The Fort Smith Board of Directors voted Tuesday (Oct. 16) to spend an estimated $20,000 more in legal fees to appeal a jury verdict against the city related to paying subcontractors who worked on the now abandoned River Valley Sports Complex.
Discussions with Fort Smith businessman Lee Webb and former State Senator Jake Files to build the RVSC began in 2012 but the city did not enter into a partnership until 2014. Acting on the recommendation of Fort Smith City Administrator Carl Geffken, the board of directors nixed the plan effective Jan. 31, 2017, after more than two years of delays on the project, which was expected to cost the city just $1.6 million for the construction of eight tournament-quality softball fields, two concession stands and associated parking.
Files and Webb had planned to use private construction and in-kind donations to finish out the project. They billed the city for completed work, utilizing $1.08 million of the $1.6 million commitment by the time the city ended the relationship. Files pleaded guilty to wire fraud, money laundering, and bank fraud and received an 18-month sentence in June.
On Sept. 12, 11 of 12 jurors ruled against the city of Fort Smith in a lawsuit involving the RVSC and adjudicated before Sebastian County Circuit Court Judge Stephen Tabor. Total jury awards were close to $200,000, to be paid to B&A Electric ($151,880), Megehee Fence Contracting ($14,926.08), Grimes Dozer Service ($12,977.50) and James Griffith ($20,337.50). On a fifth question, the jury ruled unanimously in favor of the RVSC, absolving Webb of financial obligations to the repayment of the four contractors. However, the jury did not find the city engaged in “unjust enrichment.”
The city had until Oct. 27 to file an appeal or make moves to abide by the ruling. Michael Jones, the attorney representing the city on the RVSC lawsuit, had said it could cost the city another $20,000 or more to appeal. He told the directors and city staff there are “viable issues” for appeal, but that appellate courts don’t like to overturn jury verdicts.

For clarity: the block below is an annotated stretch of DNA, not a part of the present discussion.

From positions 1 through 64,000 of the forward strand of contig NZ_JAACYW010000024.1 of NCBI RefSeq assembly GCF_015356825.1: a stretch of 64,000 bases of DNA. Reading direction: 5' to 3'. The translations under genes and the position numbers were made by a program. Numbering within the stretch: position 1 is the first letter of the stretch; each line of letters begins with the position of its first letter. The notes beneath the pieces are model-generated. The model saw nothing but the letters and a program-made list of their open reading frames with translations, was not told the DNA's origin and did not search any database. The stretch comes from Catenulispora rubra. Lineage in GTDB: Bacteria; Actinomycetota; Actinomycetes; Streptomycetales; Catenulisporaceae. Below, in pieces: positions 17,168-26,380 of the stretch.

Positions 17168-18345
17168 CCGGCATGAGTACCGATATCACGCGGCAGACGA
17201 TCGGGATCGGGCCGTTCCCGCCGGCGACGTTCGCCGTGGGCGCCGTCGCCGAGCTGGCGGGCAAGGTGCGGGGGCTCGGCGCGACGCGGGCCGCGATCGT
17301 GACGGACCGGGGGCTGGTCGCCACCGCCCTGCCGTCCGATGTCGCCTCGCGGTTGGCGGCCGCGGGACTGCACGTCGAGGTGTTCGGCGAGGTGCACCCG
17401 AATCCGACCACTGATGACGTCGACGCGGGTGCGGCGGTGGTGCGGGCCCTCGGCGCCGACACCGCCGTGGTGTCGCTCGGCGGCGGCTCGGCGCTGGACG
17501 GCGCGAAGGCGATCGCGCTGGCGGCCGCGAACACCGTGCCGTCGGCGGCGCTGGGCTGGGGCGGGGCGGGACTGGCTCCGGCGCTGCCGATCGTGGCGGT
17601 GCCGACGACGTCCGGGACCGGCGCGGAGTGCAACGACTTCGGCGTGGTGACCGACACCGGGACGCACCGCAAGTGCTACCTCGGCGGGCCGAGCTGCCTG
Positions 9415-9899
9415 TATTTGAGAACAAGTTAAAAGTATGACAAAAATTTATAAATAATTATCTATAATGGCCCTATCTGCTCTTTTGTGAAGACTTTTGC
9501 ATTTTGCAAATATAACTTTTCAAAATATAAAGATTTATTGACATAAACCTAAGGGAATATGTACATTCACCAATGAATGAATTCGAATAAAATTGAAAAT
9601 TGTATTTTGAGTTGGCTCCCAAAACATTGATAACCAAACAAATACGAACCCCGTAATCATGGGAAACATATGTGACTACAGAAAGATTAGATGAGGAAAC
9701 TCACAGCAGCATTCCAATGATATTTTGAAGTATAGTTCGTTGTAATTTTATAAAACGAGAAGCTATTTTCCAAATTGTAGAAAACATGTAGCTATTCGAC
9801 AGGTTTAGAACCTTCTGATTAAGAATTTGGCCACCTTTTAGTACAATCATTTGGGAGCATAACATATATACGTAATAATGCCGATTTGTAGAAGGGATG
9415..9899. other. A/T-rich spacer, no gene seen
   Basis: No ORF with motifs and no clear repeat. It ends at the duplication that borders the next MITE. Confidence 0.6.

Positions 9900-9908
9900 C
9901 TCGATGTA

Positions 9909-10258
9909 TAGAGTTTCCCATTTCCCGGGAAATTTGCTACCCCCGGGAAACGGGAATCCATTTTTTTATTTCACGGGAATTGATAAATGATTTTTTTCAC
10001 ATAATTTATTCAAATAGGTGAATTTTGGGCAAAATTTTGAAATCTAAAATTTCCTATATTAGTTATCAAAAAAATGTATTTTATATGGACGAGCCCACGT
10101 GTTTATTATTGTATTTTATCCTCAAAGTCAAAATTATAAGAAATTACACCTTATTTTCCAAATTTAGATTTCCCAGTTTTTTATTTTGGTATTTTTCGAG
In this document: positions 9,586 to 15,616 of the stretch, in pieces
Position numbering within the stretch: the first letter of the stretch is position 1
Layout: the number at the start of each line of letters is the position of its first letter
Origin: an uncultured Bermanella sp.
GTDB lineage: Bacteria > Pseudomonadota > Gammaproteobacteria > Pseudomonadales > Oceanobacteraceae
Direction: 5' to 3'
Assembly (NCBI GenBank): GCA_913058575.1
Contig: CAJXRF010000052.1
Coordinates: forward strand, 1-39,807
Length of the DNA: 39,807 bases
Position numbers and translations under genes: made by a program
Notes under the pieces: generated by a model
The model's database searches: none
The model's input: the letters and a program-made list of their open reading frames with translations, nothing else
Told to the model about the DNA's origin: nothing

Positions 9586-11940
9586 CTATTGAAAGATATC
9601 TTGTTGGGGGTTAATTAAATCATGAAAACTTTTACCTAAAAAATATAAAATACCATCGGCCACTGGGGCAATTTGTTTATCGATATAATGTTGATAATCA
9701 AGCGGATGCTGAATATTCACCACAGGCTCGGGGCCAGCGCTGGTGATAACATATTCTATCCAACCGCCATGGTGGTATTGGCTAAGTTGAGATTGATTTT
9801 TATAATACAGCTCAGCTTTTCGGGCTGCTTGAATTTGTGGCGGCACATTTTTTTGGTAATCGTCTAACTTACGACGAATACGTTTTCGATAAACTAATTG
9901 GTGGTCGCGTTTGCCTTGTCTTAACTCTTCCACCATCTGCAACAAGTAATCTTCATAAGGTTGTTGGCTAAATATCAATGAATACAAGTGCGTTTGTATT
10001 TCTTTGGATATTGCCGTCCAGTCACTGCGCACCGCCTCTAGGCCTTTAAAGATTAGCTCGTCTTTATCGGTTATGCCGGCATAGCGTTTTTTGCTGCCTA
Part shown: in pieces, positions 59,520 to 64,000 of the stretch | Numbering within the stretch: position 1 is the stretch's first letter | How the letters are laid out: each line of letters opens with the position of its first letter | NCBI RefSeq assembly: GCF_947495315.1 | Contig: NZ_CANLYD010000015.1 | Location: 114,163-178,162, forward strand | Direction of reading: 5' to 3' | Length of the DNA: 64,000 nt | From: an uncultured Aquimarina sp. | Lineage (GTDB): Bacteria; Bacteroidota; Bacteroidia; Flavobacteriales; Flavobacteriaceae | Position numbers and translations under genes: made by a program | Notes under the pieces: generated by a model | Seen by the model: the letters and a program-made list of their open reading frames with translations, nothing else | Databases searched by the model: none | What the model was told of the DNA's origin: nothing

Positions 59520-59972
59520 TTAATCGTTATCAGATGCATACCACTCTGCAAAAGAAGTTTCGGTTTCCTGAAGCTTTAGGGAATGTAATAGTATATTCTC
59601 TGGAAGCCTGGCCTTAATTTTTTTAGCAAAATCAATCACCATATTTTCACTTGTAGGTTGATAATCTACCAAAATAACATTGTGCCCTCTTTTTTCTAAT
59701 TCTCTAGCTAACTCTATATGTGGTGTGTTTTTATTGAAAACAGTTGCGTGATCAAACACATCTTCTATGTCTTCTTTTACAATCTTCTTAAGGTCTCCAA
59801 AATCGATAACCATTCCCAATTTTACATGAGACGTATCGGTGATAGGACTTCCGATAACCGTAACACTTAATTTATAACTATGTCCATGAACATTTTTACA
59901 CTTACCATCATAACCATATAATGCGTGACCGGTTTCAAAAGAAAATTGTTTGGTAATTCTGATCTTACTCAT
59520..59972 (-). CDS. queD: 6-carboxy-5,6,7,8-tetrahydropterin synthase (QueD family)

During an Oct. 9 study session, Jones told directors and city staff there are “viable issues” for appeal, but appellate courts don’t like to overturn jury verdicts. Jones also said he believes the jury followed Judge Tabor’s instructions to consider that the city gave Files and Webb an “implied authority” to reach contracts on behalf of the city. An appellate court may have a different view of the authority Files and Webb had to contract on behalf of the city, Jones suggested.
City Director Mike Lorenz, who made the motion to appeal the jury verdict, said not appealing will “open up the door to every unpaid subcontractor” involved in a city project. City Director Kevin Settle, who seconded Lorenz’s motion, alleged that the subcontractors worked with RVSC to sue the city instead. Settle suggested the city submit info to the “prosecuting attorney or the feds” to pursue criminal charges against Webb and Files related to “lies” and other issues with the project.
City Administrator Carl Geffken, who recommended the Board vote to appeal, said money for legal fees is paid from $520,000 remaining in a Parks Department fund set up for the project. Geffken said the city has already spent $25,000 in legal fees on the issue, and paying legal fees for the plaintiffs will add at least another $25,000.
The Board voted 6-0 in favor of appeal, with City Director Keith Lau abstaining. Lau said he has legal action pending against Files.